A 13-year-old Mulino boy won the coveted Rocky Mountain bighorn tag for Lookout Mountain.
A 13-year-old Mulino boy won the drawing for the one and only Rocky Mountain bighorn sheep ram tag in the upcoming Lookout Mountain hunt in eastern Oregon.
The prized tag was drawn by Tanner Nauta, son of Jeremy and Liz Nauta, of Mulino.
They call it the once-every-three-lifetimes hunt because most only dream about drawing the tag to hunt this prized animal, Jeremy Nauta said.
While most big horn sheep hunters apply for an Oregon tag year after year and never win, this was Tanners very first time to try for the drawing.
Statewide, very few tags for Rocky Mountain bighorn are given out each year, and for this Lookout Mountain hunt, only one applicant out of thousands is fortunate enough to win.
Jeremy Nauta said drawing the tag is a dream that's come true for his young son.
Winning the drawing in his first try has Tanner ecstatic. An eighth-grade student next fall at Molalla River Academy, Tanner said his dad was as excited about him winning the drawing as he was.
"My dad started screaming and telling me that I got a once-in-a-lifetime tag! That I drew the Big Horn tag! Tanner said Monday. It didn't feel real as my heart started to race, but I felt like the luckiest kid in the world!"
The odds for winning the drawing are phenomenal 0.04% (less than 1/2 of 1 percent), Jeremy Nauta said.
According to the Oregon Department of Fish and Wildlife, statewide there are very few Rocky Mountain bighorn hunts, for which thousands of hunters apply to win the tags. But in general, only one tag is won per drawing.
Besides the drawings, the ODFW holds a few annual raffles and auctions for a limited number of prized tags. Lookout Mountain, northeast of Durkee, is Oregon's number-one sheep hunting destination, and on Jan. 22 this year, the winner of the bighorn sheep auction paid $155,000 for the tag.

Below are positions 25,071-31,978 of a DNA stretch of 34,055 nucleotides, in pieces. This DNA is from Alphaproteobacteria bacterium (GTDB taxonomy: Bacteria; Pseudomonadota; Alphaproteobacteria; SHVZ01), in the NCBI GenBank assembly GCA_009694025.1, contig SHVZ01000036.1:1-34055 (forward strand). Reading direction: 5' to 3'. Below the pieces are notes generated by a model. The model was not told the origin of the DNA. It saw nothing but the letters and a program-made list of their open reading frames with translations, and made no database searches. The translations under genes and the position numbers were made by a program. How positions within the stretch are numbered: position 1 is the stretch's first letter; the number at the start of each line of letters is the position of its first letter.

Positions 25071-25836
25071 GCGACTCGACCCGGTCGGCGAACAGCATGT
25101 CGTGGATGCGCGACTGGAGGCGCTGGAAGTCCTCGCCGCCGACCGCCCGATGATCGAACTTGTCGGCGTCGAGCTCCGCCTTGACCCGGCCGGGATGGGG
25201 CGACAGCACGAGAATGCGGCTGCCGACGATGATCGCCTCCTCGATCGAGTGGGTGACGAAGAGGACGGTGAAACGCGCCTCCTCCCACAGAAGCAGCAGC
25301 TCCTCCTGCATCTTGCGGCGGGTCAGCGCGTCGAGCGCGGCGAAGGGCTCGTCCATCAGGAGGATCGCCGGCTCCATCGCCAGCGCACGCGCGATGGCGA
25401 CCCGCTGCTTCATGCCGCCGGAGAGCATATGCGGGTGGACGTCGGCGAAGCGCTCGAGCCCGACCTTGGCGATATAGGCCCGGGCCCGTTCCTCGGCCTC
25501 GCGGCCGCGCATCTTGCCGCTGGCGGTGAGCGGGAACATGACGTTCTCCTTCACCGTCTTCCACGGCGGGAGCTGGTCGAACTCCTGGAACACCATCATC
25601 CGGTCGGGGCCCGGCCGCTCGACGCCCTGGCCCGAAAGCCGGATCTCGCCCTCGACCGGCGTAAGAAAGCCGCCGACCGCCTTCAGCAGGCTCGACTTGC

Oh my gosh we are getting calls from companies Ive never heard of wanting to sponsor Tanners hunt, his dad said. For a kid to win this most people wait three or four lifetimes to win this drawing.
Tanner has been going on hunts with his father since he was a 5-year-old, and since he turned 9, he has been involved in the Oregon Mentored Youth Program for hunting.
So the last three years, Tanner has been able to fill a hunting tag, but this is the first year for bighorn, his dad said. Ive been putting in for this tag since I was 14, and never got it. Most people will never draw this tag.
A hunting production company has offered its services pro bono to film the hunt, if Tanners family will allow them to air it, and so far, at least two different outfitters have offered their services to Tanner.
These guided hunts normally cost $8,000-plus, his dad said. Faith in the Field production company is going to film Tanners hunt.
Bighorn sheep are located in extremely steep and rugged terrain at higher elevations.
Historically, two subspecies of bighorn sheep were native to Oregon, the Rocky Mountain and the California bighorn. Settlement of the west brought with it over-hunting, changes in land use, domestic livestock and associated diseases, which wiped out the native Rocky Mountain bighorn populations. The Rocky Mountain bighorn were extinct in Oregon by 1945. But in 1971, the ODFW imported 20 of the sheep from British Columbia.
The bighorns re-establishment has been successful, but not without setbacks, particularly from disease outbreaks, an ODFW report states.
According to the report, Oregons bighorn sheep are designed to provide a quality hunting experience with a reasonable chance of success. The number of tags authorized each year are based on total herd population size, proportion of rams in the population and the availability of mature rams, size of the herd range (hunt area), and previous lamb recruitment rates.